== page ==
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Quotes: Uber-Statistician Dismisses Value-Added (Based On Hunches)

image from scholasticadministrator.typepad.comIn my job out of college as a consultant, one of my projects involved visiting public school classrooms in Ohio and talking to teachers, and their view was very much that teaching-to-the-test was constraining them in some unhelpful ways. -- Nate Silver on value-added measures in education

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I have to disagree with your headline here. A hunch is defined as an "intuitive feeling or premonition." The quote you provide from Nate Silver reflects not a hunch, but his opinion based on his first-hand conversations with teachers who are in a very good position to understand the effect of high stakes tests. The willingness of supposed experts to dismiss this sort of understanding on the part of teachers is very telling, and is one of the reasons teachers continue to feel alienated from much of what passes for "reform."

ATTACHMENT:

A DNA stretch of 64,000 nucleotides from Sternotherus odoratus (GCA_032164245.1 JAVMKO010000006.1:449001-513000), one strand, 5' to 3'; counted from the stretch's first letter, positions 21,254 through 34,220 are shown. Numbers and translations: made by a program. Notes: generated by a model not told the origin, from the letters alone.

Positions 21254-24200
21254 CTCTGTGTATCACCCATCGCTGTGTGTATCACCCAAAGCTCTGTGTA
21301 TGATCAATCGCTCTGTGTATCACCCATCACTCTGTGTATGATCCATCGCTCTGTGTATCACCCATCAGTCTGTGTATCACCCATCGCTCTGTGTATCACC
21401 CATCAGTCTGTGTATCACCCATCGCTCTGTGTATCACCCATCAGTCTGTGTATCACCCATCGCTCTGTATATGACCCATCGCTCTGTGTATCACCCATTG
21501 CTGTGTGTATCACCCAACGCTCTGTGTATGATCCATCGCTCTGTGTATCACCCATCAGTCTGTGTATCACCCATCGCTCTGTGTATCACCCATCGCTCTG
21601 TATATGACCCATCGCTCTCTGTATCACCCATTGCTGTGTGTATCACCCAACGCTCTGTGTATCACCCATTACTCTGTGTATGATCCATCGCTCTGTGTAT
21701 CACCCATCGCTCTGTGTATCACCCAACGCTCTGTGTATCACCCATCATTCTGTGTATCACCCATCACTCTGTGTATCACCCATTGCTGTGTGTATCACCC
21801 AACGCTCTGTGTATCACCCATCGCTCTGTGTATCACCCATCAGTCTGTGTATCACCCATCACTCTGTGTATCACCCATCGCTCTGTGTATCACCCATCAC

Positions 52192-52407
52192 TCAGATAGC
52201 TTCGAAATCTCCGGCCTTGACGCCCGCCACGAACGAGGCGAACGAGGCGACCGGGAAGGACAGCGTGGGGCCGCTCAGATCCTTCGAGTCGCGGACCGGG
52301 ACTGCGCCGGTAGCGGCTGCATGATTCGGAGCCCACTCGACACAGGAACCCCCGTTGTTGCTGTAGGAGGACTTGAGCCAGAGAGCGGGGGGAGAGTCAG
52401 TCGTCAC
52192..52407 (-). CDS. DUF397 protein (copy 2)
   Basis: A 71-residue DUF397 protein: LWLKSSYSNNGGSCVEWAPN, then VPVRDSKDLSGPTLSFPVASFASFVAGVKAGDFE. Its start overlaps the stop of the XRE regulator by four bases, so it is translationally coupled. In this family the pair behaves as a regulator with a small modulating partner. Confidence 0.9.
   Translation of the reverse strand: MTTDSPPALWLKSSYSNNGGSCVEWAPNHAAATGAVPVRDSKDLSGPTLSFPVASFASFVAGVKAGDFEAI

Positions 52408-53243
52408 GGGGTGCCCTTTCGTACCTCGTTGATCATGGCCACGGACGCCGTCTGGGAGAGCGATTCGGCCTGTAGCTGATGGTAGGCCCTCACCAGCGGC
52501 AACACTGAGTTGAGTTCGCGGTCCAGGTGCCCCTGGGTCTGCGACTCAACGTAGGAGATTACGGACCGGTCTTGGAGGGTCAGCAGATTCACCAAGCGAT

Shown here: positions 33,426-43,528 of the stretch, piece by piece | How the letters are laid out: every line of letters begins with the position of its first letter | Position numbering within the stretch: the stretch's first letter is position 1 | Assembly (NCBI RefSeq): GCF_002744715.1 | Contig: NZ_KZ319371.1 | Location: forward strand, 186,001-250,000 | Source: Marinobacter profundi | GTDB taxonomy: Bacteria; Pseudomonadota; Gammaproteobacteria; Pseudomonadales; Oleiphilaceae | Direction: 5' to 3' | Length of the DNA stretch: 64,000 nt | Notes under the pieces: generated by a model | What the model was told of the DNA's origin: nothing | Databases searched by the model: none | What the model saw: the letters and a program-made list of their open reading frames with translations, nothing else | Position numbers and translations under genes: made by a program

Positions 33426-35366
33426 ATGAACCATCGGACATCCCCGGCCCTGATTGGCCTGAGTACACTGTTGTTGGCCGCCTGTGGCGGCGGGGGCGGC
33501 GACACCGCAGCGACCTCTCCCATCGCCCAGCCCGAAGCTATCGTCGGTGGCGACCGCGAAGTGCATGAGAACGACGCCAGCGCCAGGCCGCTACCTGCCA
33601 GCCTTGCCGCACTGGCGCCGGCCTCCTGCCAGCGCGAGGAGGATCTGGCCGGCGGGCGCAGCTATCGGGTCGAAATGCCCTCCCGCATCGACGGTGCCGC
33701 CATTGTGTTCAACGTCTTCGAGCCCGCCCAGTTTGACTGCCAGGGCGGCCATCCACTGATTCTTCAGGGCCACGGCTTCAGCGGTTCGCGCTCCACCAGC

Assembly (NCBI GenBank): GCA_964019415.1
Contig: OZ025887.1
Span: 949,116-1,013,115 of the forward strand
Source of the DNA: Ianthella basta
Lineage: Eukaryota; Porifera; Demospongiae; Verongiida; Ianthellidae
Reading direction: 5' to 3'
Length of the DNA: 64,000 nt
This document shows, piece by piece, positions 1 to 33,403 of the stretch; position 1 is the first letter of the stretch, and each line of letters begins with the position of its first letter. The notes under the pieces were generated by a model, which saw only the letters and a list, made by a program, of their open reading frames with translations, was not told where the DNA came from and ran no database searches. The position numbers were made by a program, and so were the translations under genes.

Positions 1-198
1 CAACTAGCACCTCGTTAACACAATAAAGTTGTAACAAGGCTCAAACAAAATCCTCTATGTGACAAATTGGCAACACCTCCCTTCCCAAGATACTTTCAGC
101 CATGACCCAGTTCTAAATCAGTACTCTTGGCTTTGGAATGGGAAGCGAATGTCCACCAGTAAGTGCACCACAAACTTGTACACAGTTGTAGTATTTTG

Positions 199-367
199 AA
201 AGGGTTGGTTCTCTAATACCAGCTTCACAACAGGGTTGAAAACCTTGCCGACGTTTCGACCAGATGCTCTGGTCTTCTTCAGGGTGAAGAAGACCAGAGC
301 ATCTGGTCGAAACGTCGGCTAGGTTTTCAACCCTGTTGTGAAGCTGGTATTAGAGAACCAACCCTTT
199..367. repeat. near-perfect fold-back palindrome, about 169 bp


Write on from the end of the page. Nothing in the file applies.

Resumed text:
Alexander, is this where you found the quote, or is there other buzz growing around the idea?
http://larryferlazzo.edublogs.org/2013/01/08/nate-silvers-impeccable-vam-timing/

If you got it from Larry's blog, you ought to have linked to that. The Q and A exchange isn't about hunches at all, of course. We're asking for an all-out examination of the statistical relevance of the whole "big data" industry to teaching and learning.

I can understand VAM proponents cringing at the thought, but a journalist should be interested in pursuing it. How about adding your voice to the request that Silver look into this matter?

my point is not that value added is great -- i've criticized its misuse frequently on this blog -- but rather that silver was taking a leap out far beyond his knowledge base.

why does that matter? silver has come to fame for his careful statistical analysis of numbers, in contrast to hunches other political pundits typically offer.

in this case, however, silver jumped into the debate like most folks do -- based on a small sample of opinions and his own intuition - which i find ironic and amusing.

i got it off the EWA list, among other places -- not off larry's blog.

To be fair to Nate, the next line is, "But this is another topic that requires a book- or thesis-length treatment to really evaluate properly."

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